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I have been confused by the following sentence for a while.

Robert explains that being a good banker isn't enough to become rich, one also has to be a good gambler in order to understand the price to pay.

It seems to me that there are two different sentences partitioned by the comma, but the conjunction 'and' was omitted. But according to the rule of compound sentence, the conjunction can't be left out, so I wonder if the word 'and' was left out by the writer? OR it is different grammatical facts?

  • This appears to be a comma splice. Please provide a link to the source if possible. Otherwise, explain the origin of this example. – Em. Aug 21 '16 at 2:42
  • This comes from a short summary of book ' Rich Dad's Guiding to Become Rich' which written by a American – Henry Wang Aug 21 '16 at 2:45
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Your example is not a compound sentence of two independent clauses.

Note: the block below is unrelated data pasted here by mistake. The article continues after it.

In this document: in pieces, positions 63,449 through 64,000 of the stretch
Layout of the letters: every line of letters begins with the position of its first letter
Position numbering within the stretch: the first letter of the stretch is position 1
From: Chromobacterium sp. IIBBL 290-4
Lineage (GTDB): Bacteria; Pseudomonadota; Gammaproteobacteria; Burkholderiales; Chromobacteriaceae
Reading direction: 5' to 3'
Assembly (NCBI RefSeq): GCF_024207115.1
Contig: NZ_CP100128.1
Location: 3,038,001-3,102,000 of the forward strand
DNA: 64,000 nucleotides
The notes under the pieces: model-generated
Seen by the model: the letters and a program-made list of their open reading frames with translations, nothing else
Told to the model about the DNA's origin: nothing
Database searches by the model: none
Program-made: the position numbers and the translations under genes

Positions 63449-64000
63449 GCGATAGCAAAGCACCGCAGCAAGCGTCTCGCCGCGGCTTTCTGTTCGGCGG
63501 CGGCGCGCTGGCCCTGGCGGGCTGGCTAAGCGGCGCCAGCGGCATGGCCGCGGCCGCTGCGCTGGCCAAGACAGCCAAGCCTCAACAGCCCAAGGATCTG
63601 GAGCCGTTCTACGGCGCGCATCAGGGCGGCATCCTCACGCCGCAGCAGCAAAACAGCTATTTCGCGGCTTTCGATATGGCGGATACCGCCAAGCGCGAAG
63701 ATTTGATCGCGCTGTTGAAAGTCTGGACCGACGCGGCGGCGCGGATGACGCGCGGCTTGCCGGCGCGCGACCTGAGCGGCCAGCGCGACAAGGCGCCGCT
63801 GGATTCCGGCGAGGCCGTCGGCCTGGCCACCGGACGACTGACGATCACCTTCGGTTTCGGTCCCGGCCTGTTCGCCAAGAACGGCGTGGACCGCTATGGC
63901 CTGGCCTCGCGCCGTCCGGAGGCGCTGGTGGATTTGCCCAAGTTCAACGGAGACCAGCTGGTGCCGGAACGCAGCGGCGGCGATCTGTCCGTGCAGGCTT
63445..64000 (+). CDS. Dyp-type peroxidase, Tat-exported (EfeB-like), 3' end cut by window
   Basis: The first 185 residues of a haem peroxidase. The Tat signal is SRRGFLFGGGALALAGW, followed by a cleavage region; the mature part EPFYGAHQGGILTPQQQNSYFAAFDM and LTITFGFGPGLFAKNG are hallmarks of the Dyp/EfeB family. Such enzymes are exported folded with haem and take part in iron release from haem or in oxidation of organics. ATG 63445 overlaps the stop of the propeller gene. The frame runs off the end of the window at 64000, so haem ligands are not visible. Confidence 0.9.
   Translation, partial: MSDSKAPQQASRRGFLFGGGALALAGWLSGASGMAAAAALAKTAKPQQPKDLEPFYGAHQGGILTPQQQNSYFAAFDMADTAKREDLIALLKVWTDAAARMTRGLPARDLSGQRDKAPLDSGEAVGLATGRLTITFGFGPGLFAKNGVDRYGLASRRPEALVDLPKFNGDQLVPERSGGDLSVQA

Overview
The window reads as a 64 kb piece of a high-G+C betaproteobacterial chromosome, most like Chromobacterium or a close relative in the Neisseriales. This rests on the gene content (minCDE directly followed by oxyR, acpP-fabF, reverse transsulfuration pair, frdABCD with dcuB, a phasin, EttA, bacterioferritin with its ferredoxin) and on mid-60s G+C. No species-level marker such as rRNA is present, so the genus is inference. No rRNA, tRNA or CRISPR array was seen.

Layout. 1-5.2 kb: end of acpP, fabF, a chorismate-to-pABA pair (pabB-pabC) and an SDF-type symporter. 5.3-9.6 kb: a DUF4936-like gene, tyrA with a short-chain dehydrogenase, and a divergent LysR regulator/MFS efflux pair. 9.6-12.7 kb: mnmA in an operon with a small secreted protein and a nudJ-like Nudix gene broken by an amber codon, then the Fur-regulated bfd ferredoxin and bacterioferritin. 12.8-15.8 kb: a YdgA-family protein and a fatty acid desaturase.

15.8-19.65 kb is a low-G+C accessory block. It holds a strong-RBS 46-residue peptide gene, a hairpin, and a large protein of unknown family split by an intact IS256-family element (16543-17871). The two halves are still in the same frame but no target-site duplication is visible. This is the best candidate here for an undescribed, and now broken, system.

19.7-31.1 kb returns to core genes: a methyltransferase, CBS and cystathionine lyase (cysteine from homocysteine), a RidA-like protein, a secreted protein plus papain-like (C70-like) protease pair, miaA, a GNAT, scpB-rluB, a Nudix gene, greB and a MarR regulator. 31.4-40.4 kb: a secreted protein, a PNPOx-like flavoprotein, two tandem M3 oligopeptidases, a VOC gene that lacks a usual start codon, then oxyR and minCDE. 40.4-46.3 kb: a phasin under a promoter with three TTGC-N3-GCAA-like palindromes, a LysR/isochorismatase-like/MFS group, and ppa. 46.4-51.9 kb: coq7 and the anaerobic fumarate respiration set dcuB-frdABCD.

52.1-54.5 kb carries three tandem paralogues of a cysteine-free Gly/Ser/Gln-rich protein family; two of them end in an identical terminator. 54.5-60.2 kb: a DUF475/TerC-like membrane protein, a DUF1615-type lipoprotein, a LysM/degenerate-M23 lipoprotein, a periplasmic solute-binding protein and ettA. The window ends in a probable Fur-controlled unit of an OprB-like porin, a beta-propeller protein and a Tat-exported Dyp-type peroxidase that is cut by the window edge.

The "also" makes the second part a dependent clause

Robert explains that being a good banker isn't enough to become rich, one also has to be a good gambler in order to understand the price to pay.

Robert explains that being a good banker isn't enough to become rich, (and) one also has to be a good gambler in order to understand the price to pay.

Your two independent clauses are

1) Robert explains that being a good banker isn't enough to become rich.
2) One has to be a good gambler in order to understand the price to pay.

both can be understood independently.

By adding "also" to the second part

One also has to be a good gambler in order to understand the price to pay

it can no longer stand alone and make sense since the reader is left wondering "also what?" which now makes it dependent on the first part.

"And" is not necessary to combine the two as pointed out in the comments, but the meaning and understanding does not change with or without an "and".

  • Thank you, but do you have any references about dependent clause? – Henry Wang Aug 21 '16 at 13:42
  • I have checked the definition of dependent clause, but it seems that the second part is a complete sentence which express meaning. – Henry Wang Aug 21 '16 at 15:10

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